“Walking the Cow,” by Daniel Johnston — A pioneer in outsider music and lo-fi, Johnston excelled in the underground and unconventional, dispersing his music via cassettes and promoting his artistry through zines. “Walking the Cow” comes from his celebrated 1983 cassette Hi, How Are You, a collection of sonically diverse, childlike ditties dedicated to his struggles with mental illness.
“Post Modern Fade,” by Cottonwood Firing Squad — A frequent name on this list, Billi Rodriguez propels lo-fi sound into the modern age with complex one-man instrumentality, simultaneously maintaining the true DIY grit that’s become a staple of the genre.
“Vomets,” by Standing On The Corner — A collaborative avant-garde New York City supercrew, Standing On The Corner are simply beyond genre, making use of experimentality that could only be found in the hodge-podge of NYC’s underground music scene.
“nail i couldn’t bite,” by SPIRIT OF THE BEEHIVE — Hailing from Philadelphia, neo-psychedelia crew SPIRIT OF THE BEEHIVE dabbles in noise pop, indie rock, indietronica, and shoegaze to name a few of their ventures.
“Peppertree,” by Armand Hammer & The Alchemist — Hip hop duo Armand Hammer, composed of underground superstars billy woods and Elucid, teamed up with legendary producer The Alchemist (as well as Earl Sweatshirt) to produce their recent 2021 release Haram, a brutal and eclectic postcolonial project that highlights the broken and bent rules of society that the upper class takes liberty in manipulating. In some ways, this is Alchemist at his most dense, cerebral, and experimental in terms of productive experimentation; this album is simply a must-listen.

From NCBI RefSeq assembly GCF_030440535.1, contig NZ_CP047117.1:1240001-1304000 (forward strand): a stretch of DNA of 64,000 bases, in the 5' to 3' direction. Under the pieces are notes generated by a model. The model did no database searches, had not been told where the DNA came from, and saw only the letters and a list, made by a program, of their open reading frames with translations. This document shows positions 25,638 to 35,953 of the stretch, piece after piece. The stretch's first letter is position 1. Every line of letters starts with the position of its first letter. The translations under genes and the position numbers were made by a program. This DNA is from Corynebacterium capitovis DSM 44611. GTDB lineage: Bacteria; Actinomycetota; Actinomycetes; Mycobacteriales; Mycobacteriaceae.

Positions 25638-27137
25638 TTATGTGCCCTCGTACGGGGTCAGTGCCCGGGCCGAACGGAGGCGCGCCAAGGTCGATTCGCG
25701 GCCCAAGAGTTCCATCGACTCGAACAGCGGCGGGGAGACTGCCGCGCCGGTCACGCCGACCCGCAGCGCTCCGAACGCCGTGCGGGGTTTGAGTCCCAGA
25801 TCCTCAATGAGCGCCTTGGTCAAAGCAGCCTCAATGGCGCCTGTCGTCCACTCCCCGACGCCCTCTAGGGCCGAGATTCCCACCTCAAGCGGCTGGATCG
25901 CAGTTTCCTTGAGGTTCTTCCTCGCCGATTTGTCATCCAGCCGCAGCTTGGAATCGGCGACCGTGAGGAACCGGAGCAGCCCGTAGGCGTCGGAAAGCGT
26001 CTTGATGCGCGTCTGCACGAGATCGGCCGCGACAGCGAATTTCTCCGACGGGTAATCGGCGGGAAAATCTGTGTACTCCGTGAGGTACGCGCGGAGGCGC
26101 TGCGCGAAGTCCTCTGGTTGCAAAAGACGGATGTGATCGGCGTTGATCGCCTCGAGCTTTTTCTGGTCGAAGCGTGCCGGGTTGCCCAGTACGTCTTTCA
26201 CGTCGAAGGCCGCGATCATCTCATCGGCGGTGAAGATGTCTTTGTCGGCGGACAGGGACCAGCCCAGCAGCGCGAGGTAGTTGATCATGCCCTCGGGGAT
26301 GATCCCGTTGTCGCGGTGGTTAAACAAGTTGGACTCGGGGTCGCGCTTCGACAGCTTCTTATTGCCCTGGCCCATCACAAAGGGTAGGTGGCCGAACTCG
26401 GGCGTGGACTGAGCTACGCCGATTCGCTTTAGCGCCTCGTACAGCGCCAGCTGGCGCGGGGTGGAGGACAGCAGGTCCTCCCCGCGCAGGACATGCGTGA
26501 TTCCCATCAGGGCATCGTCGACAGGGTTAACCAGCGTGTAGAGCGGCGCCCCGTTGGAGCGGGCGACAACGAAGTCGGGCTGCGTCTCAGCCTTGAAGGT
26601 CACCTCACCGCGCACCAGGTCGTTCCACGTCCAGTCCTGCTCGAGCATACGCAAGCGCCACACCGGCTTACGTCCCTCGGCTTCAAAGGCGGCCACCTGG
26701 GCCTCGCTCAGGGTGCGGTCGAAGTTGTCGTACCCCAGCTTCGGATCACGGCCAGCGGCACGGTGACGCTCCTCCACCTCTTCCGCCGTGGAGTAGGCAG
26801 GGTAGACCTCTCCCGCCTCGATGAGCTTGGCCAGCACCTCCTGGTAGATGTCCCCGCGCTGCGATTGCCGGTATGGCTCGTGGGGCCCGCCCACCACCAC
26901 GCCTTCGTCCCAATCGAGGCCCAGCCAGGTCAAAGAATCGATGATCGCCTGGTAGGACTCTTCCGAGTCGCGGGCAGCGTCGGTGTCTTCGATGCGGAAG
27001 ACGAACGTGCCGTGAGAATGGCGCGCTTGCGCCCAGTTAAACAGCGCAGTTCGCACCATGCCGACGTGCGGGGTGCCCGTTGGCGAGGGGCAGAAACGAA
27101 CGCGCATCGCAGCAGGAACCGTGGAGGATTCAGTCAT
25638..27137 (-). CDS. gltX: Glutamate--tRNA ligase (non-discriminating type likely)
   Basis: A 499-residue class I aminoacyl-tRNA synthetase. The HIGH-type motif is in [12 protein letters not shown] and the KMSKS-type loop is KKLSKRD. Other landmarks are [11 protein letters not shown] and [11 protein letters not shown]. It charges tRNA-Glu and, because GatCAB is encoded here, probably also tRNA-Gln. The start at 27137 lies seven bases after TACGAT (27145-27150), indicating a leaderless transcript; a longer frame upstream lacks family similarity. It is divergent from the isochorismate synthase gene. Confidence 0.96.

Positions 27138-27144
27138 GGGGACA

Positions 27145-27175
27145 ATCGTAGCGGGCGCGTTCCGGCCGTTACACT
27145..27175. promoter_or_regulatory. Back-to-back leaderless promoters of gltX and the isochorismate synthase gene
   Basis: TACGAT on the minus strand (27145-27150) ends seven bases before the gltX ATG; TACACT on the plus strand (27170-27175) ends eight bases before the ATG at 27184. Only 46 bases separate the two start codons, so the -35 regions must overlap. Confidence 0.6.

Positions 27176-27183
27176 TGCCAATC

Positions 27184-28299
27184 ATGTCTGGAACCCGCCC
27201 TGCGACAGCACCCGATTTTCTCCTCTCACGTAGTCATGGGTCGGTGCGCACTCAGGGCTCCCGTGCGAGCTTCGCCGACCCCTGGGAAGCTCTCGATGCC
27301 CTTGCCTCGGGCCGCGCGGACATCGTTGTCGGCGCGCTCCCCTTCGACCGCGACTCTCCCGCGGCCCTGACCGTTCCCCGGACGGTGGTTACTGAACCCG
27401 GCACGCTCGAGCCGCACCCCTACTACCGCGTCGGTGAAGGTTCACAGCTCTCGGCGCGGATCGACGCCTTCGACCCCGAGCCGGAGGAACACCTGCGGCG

“Ugly Brunette,” by Horse Jumper of Love — Slowcore trio Horse Jumper of Love are lethargic, melancholic slackers in the best way possible. Although many find the group’s sound annoying or fake, those who enjoy HJL embrace the raw lyricism and find comfort in the sheer pessimism.
“Cooking,” by Duster — A huge name in slowcore and adjacent genres, Duster first released their breakout album Stratosphere in 1998 and have been reaping in the profits ever since, even reemerging with their 2019 project Duster as a victory lap.
“Holy Fucking Shit: 40,000,” by Have A Nice Life — Taking notes from My Bloody Valentine, Joy Division, Swans, and Nine Inch Nails has clear merits for Have A Nice Life, a post-punk band formed by Dan Barrett and Tim Macuga in 2000. Their 2008 release Deathconsciousness has recently entered conversation as one of the best shoegaze projects of all time, making it a necessary listen for those willing to dive into an incredible post-industrial noise-adjacent drone.
“Pangaea Girls (Magic Feeling),” by Candy Claws — Much like the previous artist, Candy Claws tends to delve into the more “wall of sound” aspects of shoegaze, however approaching the notion with notes of dream pop and psychedelia. Their 2013 Ceres & Calypso in the Deep Time has similarly entered critical circles as a notable underground release from the 2010s.
“I’ve Wasted So Much Time,” by Enjoy — Hypnagogic pop artist Enjoy employs all aspects of the genre in his nostalgic sound that uses lo-fi production, analog synths, and retro FX.
“Kimochi Warui (When? When? When? When? When? When? When?), by Car Seat Headrest — Slacker rock king Will Toledo has been an ever-looming presence in Car Seat Headrest, a lo-fi outfit that started back in 2010 with their aptly-titled album 1 — an otherwise unimpressive venture in singer/songwriting. How to Leave Town, however, hit the scene in 2014 to roaring applause, incorporating elements of electronica and space rock and allowing Toledo his own creative license.
“Stoned Again,” by King Krule — Coming off of Archy “King Krule” Marshall’s 2020 album Man Alive! is “Stoned Again,” a somber and atmospheric dive into Archy’s attempt at neo-psychedelic art-rock. In typical King Krule sense, the vocals are raspy, the music is dense and depressive, and for some reason, there’s a saxophone.
“Athoth a Go!! Go!!,” by Machine Girl — Matt Stephenson started Machine Girl in 2013, pushing out various indietronica before taking on percussionist Sean Kelly to play drums. Albeit the duo makes their own variation on electronic punk, the term “industrial” fails to fully encapsulate the disgustingly raving breakbeat nature of what Machine Girl has come to represent in the ever-expanding EDM soundscape.